From an a-posteriori standpoint, the assertion of a positively existing sinful nature has emboldened false teachers, their destructive doctrines, and their abusive injustices:
1) Positing a sinful nature allows false teachers to present truth other than God, subjugating God under a higher “truth.” This is how the Platonic/gnostic heresies (which subjugate God under “Being”) gained influence in the first few centuries. Empowered with “gnosis” (special knowledge), false teachers lorded it over others, forming a cult around themselves by which they manipulated and outright abused others. Their tactics frequently involved “seducing unstable women,” whom they induced to mutinously challenge sound doctrine and create general havoc in the churches, occasioning Paul’s restrictive command in I Timoth 2:12, a command aimed to keep teaching in line with sound doctrine.
2) Positing a sinful nature creates conditions in which unjust speculative suspicion becomes rampant. In the absence of sound doctrine, with no ability to test fruit, men and women fall into a “conspiracy theory” mode, ever presuming evil of one another, and failing to obey the Deuteronomical command to “investigate the matter thoroughly.”
This problem currently haunts the visible church, and is the premise by which hired hands proclaim themselves “shepherds” in order to “police” the flock in Machiavellian despotism. They suppress the truth of Scripture in sound doctrine, and indulge in the errors of Sophistry: Stoicism, Skepticism, and Epicureanism (the therapeutic “gospel”). This crushes the life out of the Church, introducing unjust, cynical skepticism of the sufficiency of God’s Word and Righteousness in the regenerate believer. If the Spirit is not adequate to teach such that saints “need no one to teach them,” then someone needs to step in and tell them what to do.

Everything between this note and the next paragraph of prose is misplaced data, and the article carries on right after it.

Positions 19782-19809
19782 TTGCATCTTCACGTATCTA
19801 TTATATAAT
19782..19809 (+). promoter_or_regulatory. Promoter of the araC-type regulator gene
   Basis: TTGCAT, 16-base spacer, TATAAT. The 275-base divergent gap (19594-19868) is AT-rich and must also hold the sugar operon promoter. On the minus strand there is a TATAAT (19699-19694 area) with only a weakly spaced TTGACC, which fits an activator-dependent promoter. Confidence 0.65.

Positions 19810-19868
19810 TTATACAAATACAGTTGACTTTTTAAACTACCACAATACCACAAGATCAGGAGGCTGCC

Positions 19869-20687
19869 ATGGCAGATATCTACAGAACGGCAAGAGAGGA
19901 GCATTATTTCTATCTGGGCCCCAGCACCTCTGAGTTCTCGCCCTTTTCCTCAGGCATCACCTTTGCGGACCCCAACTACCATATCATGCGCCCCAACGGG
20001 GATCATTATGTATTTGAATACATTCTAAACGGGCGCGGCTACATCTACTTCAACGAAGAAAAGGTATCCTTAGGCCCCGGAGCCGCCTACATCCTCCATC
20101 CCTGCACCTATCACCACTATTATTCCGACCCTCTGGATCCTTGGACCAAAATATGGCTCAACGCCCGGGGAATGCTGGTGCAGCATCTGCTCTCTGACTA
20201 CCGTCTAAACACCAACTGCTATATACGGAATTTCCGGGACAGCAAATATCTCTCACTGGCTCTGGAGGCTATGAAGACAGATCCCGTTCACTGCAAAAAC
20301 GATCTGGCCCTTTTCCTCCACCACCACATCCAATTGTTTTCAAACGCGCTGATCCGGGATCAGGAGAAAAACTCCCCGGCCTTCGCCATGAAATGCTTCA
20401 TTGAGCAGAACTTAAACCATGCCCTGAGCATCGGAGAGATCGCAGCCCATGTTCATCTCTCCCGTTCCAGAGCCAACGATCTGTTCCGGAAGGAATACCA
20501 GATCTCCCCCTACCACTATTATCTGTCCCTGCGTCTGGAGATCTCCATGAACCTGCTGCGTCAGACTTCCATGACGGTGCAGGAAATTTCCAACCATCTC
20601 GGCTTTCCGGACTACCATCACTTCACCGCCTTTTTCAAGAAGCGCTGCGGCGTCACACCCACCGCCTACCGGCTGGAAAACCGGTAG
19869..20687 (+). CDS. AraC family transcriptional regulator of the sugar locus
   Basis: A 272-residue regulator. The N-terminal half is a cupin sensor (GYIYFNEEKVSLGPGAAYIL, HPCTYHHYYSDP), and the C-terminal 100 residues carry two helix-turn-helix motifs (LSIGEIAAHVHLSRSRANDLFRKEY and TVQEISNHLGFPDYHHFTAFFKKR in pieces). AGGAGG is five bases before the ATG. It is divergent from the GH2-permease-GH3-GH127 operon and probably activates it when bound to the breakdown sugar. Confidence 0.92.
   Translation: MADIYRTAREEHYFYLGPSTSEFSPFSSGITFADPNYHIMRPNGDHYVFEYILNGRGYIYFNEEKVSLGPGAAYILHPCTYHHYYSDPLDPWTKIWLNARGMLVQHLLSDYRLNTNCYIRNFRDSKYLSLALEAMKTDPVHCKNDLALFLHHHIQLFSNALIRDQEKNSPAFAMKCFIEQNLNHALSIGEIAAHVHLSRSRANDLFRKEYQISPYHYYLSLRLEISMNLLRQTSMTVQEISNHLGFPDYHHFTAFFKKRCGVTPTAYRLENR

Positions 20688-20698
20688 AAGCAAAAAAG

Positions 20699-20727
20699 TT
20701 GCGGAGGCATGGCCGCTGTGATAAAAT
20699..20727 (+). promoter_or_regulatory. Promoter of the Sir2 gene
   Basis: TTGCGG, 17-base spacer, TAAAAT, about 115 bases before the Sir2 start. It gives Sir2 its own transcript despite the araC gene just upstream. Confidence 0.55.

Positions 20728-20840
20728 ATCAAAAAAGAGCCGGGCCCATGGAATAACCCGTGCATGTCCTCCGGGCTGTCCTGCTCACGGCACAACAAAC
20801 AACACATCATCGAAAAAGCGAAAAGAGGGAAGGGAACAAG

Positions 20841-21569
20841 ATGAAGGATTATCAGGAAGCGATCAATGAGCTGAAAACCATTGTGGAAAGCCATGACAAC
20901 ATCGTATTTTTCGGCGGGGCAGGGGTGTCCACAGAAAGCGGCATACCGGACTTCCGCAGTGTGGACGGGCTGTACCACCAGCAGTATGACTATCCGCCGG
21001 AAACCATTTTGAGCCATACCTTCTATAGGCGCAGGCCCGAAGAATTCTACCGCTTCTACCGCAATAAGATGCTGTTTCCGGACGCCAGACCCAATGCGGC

One wonders if such men have ever read the Scripture, wherein Abraham tells the rich man that if his brother does not believe the testimony of Scripture, not even a dead man raised to life will be convincing. Apparently “shepherds” and “elders” think themselves more impressive than a resurrected man. This is certainly confirmed by their underhanded subjection of the Word of God to the rules of men. The church is now, like their first century predecessors, “harassed and without a shepherd.” Those who ought to be equipped (especially through catechizing) to build up the church with the gifts God has given them, are instead alienated or silenced, paralyzing the Body of Christ.
3) Positing a sinful nature allows men with warped minds to associate that “nature” with physical traits (skin color, gender), even superficial and accidental appearance, such as material poverty and lack of worldly education. This leads to a favoritism which the Scripture unhesitatingly condemns, calling those who think thus “judges with evil thoughts.” William Harper’s pro slavery argument, with its scientific racism, is one of the most saliently detestable examples of this type of favoritism, and still has a terrible impact on the visible church and our culture even after 214 years.
Favoritism for those with “successful” business or civic leadership experience, who are often appointed as elders in defiance of Scripture’s explicit requirement that they have a thorough knowledge of sound doctrine, is another example, and one which has reduced the visible church to a salt-less pietistical facade, a “form of godliness which denies its power.” Both examples are a stiff-necked defiance of Scripture, and both merit great wrath, as James’ epistle clearly warns.